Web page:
Home management did nothing: Absolutely nothing
G.’s first stop with her oldest daughter was Braunschweig. Mind you: Like a lotto jackpot, they were given a room for six people, in which only two more women lived. “Every evening the police came, there were fights between two groups of men the whole time”, G. says. “One of the men was constantly in the women’s bathroom, when I wanted to use it. They would switch with others, as if they were standing guard, and wanted to show: We disregard you, you have nothing to say here.”
G. and her daughter only went to the bathroom together. And never without telling others that they went, so that they could alarm home management in case they didn’t return. “Finally after five days I dared to take a shower”, she says. “I knew it might happen any moment that someone would break the door down.”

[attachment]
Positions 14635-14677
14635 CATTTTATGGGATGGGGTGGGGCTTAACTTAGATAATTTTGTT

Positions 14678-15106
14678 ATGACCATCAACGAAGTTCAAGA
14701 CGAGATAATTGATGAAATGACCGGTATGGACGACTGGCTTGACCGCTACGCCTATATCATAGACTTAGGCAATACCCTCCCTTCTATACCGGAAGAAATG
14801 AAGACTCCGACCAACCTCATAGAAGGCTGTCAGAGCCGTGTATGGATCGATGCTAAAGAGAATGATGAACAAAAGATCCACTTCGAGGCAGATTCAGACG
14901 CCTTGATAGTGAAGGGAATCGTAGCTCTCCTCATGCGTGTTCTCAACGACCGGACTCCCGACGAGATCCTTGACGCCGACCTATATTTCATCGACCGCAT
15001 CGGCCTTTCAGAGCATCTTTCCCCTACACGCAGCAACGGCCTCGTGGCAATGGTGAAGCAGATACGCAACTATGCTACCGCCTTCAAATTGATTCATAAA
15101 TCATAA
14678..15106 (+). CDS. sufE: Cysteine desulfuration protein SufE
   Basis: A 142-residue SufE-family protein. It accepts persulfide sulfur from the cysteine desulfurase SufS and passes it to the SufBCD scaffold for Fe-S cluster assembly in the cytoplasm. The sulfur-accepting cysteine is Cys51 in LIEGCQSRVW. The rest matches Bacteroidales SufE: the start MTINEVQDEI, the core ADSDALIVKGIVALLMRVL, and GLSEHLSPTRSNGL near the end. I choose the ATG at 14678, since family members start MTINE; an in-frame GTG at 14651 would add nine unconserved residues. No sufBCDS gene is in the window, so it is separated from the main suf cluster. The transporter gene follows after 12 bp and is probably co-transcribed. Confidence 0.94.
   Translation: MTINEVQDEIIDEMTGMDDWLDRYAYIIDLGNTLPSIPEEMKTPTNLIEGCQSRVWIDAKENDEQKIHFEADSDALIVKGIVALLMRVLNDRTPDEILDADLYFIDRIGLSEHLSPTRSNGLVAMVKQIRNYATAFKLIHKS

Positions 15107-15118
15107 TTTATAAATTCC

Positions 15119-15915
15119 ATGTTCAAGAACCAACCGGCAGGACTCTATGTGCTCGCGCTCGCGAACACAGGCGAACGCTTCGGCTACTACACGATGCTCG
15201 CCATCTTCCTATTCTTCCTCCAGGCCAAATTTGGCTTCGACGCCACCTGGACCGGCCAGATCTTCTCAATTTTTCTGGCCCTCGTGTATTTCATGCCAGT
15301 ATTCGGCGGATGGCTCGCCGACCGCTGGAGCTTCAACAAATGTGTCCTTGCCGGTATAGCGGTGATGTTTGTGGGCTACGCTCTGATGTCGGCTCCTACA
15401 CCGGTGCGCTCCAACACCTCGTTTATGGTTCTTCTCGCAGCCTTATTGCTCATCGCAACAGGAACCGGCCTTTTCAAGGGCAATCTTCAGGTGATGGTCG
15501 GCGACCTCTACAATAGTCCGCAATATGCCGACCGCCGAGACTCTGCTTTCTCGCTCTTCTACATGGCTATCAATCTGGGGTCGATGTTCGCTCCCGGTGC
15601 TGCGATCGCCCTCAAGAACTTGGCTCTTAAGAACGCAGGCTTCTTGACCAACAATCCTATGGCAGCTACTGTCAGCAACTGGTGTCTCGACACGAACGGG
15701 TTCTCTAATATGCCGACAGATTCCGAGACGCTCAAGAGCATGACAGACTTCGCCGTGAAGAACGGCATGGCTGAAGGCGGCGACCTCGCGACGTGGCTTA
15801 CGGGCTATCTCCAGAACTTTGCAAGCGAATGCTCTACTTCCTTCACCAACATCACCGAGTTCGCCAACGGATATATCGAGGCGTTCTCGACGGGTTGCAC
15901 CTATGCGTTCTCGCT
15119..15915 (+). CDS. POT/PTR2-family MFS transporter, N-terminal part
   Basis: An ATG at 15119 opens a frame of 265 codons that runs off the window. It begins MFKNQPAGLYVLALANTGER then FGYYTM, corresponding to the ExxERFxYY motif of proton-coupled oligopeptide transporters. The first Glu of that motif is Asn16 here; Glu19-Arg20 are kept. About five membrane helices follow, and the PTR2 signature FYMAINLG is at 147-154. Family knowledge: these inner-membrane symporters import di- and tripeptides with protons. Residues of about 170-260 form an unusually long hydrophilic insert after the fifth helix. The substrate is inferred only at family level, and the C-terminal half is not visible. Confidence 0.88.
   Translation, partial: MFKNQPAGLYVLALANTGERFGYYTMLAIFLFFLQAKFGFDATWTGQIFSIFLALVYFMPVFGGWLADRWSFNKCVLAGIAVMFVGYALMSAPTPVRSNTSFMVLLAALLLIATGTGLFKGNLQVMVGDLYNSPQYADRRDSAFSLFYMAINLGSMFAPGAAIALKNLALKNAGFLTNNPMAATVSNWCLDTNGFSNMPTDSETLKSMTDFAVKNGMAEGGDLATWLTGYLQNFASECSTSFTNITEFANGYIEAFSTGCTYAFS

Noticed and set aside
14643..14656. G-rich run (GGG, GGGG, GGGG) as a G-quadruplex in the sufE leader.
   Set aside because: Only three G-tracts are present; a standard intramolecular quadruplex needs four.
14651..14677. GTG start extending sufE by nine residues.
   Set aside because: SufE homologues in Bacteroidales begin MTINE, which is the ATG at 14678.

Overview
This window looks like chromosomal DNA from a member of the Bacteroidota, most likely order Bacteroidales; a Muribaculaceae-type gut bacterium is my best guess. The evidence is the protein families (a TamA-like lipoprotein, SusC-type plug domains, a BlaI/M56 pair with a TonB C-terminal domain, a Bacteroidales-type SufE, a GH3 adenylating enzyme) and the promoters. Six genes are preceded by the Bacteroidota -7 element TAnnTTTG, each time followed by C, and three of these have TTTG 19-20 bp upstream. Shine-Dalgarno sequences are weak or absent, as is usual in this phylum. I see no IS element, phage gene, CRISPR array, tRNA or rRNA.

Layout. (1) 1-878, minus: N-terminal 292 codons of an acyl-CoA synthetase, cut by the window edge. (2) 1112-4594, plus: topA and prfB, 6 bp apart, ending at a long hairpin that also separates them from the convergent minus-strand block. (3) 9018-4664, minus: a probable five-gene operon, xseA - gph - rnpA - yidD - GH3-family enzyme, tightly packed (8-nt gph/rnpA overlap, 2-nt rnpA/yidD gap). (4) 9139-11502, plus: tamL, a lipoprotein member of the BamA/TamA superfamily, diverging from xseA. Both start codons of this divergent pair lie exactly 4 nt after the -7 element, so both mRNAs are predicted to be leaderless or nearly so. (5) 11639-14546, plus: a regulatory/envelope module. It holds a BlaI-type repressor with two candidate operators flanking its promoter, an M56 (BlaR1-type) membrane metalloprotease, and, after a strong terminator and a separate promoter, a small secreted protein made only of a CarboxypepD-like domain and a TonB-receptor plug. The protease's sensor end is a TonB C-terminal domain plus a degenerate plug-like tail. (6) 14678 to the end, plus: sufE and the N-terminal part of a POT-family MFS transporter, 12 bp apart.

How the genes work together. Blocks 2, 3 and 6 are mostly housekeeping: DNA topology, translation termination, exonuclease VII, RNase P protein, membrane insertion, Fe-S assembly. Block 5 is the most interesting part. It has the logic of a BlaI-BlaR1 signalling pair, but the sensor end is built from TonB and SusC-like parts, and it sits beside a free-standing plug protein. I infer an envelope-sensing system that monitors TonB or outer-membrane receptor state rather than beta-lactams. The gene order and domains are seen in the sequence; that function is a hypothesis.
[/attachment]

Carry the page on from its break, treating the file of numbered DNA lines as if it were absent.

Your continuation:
G. asked home management: Why aren’t you doing anything? And she got no answer. Her impression: The threat against women was silently accepted. “One evening a man from the security detail came and pushed a 13-year-old girl from Albania into our room and asked us to watch her. The father of the girl is violent towards her mother, and the girl needed protection,” G. says.
“We hid her in our room for the night. I impressed on her the importance of not opening the door for anyone, don’t go to the window, and don’t go to the bathroom. I let her pee into a cup,” she says. She had asked the security officer what was going on with the mother. He only said, “We will see in the morning.”